By ELAINE REYNOLDS
In another time and place in a galaxy far, far away, the North Sea oil and gas performance over the last year would be a cause for celebration with production from increased by 9.7% in 2015 from 2014 levels, representing the first production increase seen since the turn of the century.
This has been achieved on the back of investing £100 billion (£60 billion in capex and £40bn in opex) in the basin over the last five years, which has also delivered an increase in production efficiency (annual production/production potential) from 60% in 2012 to over 70% in 2015 and seen operating costs reduced from $29.30-barrel in 2014 to an estimated $17p-barrel in 2016.
All this has been impressive but in the current $30-barrel oil price environment, over 40% of existing UKCS fields are operating at a loss.
If these fields were to be shut down, they would not only represent a loss of production for the basin, but also a significant reduction in the availability of the export infrastructure relied upon by many more fields.
With the loss making fields likely to be older, fixed structures, we expect that their closure would result in the removal of a disproportionately large part of existing infrastructure.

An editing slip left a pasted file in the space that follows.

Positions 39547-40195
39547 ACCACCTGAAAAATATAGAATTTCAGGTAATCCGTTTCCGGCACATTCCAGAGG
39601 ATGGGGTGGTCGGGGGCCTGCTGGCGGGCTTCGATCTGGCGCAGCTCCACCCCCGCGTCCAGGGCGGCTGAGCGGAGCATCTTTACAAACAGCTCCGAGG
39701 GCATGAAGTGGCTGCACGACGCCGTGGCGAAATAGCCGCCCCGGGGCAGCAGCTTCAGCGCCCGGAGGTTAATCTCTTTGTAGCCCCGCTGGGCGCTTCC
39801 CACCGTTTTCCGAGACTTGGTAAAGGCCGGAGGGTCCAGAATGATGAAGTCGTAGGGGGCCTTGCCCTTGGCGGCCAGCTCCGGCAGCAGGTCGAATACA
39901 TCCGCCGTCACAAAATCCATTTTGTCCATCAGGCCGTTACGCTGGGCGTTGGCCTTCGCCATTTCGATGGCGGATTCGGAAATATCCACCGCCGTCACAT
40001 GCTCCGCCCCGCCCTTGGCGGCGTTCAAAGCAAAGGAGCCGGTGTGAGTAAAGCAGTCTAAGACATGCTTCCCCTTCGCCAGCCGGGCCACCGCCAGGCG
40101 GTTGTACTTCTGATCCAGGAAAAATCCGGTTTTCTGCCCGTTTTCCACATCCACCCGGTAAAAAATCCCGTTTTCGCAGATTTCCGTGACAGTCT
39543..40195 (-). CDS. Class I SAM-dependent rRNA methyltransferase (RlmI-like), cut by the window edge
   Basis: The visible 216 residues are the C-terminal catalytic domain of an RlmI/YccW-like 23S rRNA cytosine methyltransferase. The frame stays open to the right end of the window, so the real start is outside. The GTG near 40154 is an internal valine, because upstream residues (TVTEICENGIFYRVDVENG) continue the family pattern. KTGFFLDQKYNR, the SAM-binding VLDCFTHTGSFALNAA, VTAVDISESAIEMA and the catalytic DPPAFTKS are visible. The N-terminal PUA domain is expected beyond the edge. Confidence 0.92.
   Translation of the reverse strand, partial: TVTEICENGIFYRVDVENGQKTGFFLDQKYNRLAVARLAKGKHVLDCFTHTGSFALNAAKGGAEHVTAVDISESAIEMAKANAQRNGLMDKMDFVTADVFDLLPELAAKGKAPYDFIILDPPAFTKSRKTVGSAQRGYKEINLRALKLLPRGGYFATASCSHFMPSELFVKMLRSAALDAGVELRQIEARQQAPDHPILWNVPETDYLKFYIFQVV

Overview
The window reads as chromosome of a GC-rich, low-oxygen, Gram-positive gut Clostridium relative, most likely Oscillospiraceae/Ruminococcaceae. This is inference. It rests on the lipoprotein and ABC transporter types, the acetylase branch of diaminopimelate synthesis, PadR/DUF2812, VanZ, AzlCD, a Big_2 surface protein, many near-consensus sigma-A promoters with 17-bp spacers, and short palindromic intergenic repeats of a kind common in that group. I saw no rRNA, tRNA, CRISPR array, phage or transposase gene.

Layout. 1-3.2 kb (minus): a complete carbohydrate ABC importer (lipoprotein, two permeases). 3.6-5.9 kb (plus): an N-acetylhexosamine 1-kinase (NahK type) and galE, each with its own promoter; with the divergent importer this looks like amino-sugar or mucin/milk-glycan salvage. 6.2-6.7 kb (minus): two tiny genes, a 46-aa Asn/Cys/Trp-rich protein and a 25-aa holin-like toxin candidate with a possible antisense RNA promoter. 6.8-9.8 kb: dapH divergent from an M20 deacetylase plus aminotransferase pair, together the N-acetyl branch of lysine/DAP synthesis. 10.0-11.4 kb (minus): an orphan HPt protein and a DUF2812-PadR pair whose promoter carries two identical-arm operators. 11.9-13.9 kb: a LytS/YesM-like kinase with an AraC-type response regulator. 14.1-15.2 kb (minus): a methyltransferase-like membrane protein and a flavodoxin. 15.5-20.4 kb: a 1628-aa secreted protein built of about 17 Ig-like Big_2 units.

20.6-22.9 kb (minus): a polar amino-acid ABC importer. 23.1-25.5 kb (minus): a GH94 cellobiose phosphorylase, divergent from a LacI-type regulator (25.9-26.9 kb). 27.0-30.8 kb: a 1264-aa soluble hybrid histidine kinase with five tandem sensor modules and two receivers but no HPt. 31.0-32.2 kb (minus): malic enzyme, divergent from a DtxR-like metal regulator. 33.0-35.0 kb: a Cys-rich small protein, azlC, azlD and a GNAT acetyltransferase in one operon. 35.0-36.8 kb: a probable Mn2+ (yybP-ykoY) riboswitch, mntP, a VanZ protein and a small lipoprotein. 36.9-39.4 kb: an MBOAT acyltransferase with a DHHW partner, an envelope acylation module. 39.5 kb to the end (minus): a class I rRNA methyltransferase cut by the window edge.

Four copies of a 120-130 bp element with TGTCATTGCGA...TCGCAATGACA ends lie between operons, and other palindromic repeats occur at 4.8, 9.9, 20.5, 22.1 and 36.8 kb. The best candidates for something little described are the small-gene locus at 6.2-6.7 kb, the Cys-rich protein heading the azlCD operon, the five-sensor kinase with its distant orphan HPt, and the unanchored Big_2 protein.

With expenditure peaking at £14.8 billion in 2014, it is unlikely that the hard won improvements over the last few years can be sustained. Less than £10 billion is expected to be invested in 2016, with the majority of this going to existing sanctioned developments and less than £1 billion expected to be directed to new development.
Meanwhile, exploration activity has been dropping in the basin since before the oil price began declining and points to a future lack of projects to fill the pipeline.
Number of exploration wells per year Source: Oil & Gas UK, OGA
The industry has made substantial progress in reducing costs and improving efficiency and will need to work collaboratively to continue to do so.
The report believes this will not be sufficient to secure the future of the basin however and has called on the government to provide a lifeline through permanent lower tax rates combined with improvements in the Investment Allowance.
We question if these measures will be sufficient to stimulate investment and would look for wider commercial and fiscal incentives focused on exploration/ development such as has been successful in Norway to help boost activity.
Elaine Reynolds is a member of the Edison Oil and Gas investment research team